This is sad. As Beutler noted, “That’s a sobering reflection of the capricious nature of politics…” But surely it doesn’t come as a surprise to him. This is the way that our politics always works. This is the reason that the Republican Party has been able to to move to the far right without paying much of a political price for it. It has, after all, abandoned basic competence for a commitment to ideology. And as I hammer away all the time here, we know that it will be able to win the White House in 2016 as long as the economic conditions turn bad. In the simplest of terms: if gas prices go way up in a year and a half, Scott Walker could be our next president.

Of course, it isn’t specifically about gas prices. We’ve been seeing reasonable job growth for about a year now. It is only recently that people have noticed it. I am not saying, however, that Obama and the Democrats should get credit for the improving economy. But given that the electorate blamed the Democrats for the bad economy before, they should credit the Democrats now. And I’m sure they do. Beutler is right: if the election were held today, the Democrats would do much better.

It’s hard not to take this conclusion and throw your hands up, “It’s impossible!” Indeed, it is pretty much random. But the positive side of it is that it frees the Democratic Party in terms of ideology. Many Democrats are afraid that if Elizabeth Warren runs for president, we will lose because she’s too liberal; instead, we must run Hillary Clinton. But in a general election, it will make almost no difference. If the economy is booming in the first three quarters of 2016, we win; if it isn’t, we lose. So we Democrats ought to nominate the person we most like and not the person who we think is most “electable.”

Beyond this, the economic effects on voting patterns is very troubling. It basically means that we live in an oligarchy. The person most important to who becomes the next president is the chair of the Federal Reserve. If she wanted to, Janet Yellen could sabotage the Democrats in 2016 by raising interest rates and tanking the economy. It’s interesting that Paul Volcker did just that to Jimmy Carter — which is what Carter wanted him to do. It was a selfless act on Carter’s part. But what people remember about Carter was that he was a hopeless president, and all the credit due him goes to Ronald Reagan, who actually hurt the economy.

This is American politics. And if you aren’t terrified, you aren’t paying attention.

Andy Kaufman

Andy KaufmanOn this day in 1949, the great comedian Andy Kaufman was born. Oh, how I miss him! I’m all for people like Jon Stewart or Louis CK or even Dylan Moran — all very funny men. But Kaufman was a genius — the first truly postmodern comedian. Last year, I compared him to Albert Brooks. And indeed, there really is a lot about Brooks that is postmodern — for example, his ventriloquist act. Kaufman was the the whole thing. He was that rarest of things in stand-up comedy: an artist.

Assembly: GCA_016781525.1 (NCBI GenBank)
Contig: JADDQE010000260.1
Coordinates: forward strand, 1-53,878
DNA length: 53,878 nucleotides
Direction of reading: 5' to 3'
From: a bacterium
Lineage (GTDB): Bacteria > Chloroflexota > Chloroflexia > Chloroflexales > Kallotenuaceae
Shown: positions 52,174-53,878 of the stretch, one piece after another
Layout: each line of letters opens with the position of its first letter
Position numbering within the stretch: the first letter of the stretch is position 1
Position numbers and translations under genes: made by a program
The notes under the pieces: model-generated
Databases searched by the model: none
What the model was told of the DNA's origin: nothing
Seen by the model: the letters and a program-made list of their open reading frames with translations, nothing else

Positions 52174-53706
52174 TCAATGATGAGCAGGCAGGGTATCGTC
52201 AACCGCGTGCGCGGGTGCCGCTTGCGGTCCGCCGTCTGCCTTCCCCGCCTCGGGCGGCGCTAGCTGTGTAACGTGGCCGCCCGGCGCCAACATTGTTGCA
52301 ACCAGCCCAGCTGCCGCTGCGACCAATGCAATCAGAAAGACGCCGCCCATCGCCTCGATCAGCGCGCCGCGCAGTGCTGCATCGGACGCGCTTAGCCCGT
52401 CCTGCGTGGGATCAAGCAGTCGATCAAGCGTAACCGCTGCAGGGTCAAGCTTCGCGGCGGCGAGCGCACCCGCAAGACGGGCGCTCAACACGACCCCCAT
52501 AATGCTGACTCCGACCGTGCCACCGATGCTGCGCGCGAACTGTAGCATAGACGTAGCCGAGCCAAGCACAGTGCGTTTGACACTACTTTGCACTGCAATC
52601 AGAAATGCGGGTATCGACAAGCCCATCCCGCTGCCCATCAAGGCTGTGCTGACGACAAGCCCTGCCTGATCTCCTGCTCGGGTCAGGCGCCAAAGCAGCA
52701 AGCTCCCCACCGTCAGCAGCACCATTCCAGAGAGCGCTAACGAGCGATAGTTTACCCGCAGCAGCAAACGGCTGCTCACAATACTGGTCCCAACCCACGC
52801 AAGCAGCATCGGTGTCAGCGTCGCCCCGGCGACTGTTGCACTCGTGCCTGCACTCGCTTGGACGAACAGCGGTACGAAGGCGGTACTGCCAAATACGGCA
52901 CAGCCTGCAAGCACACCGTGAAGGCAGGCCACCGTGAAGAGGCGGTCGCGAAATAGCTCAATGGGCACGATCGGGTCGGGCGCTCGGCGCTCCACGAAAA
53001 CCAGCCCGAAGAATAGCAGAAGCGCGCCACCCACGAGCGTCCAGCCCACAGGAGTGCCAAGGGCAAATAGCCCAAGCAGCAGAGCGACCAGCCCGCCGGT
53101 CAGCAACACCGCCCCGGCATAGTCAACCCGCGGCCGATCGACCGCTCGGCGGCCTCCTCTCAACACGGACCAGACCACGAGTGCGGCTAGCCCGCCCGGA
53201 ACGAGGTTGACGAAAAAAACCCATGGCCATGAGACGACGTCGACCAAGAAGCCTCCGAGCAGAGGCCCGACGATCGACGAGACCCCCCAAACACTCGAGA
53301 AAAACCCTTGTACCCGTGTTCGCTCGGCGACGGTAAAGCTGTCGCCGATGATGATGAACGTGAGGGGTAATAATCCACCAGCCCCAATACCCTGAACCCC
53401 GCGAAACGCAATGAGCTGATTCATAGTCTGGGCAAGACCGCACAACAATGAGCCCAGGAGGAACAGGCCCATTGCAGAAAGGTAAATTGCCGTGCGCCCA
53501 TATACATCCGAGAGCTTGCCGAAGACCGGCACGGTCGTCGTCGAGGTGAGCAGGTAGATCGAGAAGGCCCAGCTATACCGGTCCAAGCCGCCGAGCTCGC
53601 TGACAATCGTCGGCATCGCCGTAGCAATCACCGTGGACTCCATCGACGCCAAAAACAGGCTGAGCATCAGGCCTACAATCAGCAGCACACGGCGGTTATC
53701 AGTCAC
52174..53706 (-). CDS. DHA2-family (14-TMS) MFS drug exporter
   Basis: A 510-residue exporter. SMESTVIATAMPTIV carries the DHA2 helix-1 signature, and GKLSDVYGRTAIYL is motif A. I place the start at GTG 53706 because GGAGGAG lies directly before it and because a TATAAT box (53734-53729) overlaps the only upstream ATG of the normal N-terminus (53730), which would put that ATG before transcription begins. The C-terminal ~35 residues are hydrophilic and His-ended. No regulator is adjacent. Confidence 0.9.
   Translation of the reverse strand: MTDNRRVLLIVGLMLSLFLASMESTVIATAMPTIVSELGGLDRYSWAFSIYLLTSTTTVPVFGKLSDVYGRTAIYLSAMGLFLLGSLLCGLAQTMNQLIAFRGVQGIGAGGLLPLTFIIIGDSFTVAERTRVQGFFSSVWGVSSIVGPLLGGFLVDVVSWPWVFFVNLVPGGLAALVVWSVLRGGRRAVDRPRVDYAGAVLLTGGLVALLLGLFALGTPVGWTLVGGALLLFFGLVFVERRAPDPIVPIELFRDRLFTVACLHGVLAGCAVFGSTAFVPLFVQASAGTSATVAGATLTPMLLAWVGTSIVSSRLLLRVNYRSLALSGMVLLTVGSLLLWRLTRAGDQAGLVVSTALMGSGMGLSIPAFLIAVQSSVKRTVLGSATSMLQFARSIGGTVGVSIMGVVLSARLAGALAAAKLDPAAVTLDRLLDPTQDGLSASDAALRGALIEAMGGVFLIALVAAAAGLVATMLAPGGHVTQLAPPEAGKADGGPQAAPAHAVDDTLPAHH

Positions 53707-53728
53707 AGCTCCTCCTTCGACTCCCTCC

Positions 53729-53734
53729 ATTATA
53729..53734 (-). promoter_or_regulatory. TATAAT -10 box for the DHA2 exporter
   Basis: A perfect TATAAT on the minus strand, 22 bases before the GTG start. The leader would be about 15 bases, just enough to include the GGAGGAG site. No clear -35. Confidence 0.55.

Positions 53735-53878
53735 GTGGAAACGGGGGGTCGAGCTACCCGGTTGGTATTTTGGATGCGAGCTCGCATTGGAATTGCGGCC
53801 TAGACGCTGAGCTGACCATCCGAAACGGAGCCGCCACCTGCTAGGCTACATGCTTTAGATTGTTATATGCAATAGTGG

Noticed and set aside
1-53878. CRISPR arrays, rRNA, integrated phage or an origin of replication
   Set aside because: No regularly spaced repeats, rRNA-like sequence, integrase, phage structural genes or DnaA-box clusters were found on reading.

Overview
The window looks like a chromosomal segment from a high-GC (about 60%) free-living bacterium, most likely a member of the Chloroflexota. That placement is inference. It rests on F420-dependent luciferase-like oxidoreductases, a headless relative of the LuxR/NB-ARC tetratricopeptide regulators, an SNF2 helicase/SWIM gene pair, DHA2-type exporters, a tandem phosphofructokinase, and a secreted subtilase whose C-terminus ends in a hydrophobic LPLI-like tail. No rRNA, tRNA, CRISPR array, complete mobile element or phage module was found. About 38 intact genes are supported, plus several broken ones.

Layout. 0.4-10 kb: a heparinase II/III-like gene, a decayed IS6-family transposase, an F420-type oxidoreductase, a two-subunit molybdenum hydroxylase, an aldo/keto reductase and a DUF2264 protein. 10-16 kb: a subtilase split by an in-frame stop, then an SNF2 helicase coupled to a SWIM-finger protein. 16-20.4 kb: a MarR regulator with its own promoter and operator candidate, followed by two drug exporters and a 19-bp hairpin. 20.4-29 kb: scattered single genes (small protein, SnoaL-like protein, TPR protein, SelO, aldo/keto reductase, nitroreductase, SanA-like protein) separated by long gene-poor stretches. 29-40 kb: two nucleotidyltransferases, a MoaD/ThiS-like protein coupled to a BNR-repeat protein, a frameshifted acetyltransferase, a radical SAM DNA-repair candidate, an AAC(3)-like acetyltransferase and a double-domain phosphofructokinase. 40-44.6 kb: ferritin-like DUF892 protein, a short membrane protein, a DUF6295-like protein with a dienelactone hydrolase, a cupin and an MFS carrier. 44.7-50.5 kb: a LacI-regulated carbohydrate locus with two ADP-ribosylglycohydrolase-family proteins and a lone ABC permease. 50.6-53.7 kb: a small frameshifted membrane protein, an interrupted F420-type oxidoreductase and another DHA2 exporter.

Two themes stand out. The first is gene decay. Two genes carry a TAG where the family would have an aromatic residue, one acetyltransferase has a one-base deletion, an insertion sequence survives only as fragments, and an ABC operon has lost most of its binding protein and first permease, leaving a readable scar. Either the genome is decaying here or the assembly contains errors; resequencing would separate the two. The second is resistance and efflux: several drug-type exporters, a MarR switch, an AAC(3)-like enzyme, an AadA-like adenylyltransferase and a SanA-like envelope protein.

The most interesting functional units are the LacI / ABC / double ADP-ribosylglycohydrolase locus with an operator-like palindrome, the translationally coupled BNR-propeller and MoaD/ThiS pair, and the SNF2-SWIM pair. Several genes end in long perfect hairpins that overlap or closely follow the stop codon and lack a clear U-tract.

Sadly, most people didn’t get his act while he was alive. I think they just thought that he was silly and cute — especially as the foreign man character. But people never really got Tony Clifton or the Hollywood elitist wrestling villain. I don’t know if Kaufman just didn’t care or was simply too much of an artist to tip his hand. But it still seems strange to me that everyone would know that professional wrestling was “fake” and yet think that he was really having a feud with Jerry Lawler. It was all straight out of Roland Barthes’s essay, The World of Wrestling.

Check out this clip. It is from the documentary, I’m from Hollywood. It shows one of Kaufman’s taunting videos — unfortunately, intercut with reactions of people. What’s so brilliant about it is that it is simultaneously offensive and hilarious. And it isn’t clear exactly what level the comedy is on. It can be seen as lampooning what northerners and westerners think of the south. Just the same, it can be seen as lampooning what southerners think northerners and westerners think of them. It’s brilliant:

Given the extremely varied nature of his work, his Carnegie Hall performance stands as the ultimate tribute to him, because it shows how he was able to pull it all together. This is not the greatest copy of it, but it is still worth watching:

Happy birthday Andy Kaufman!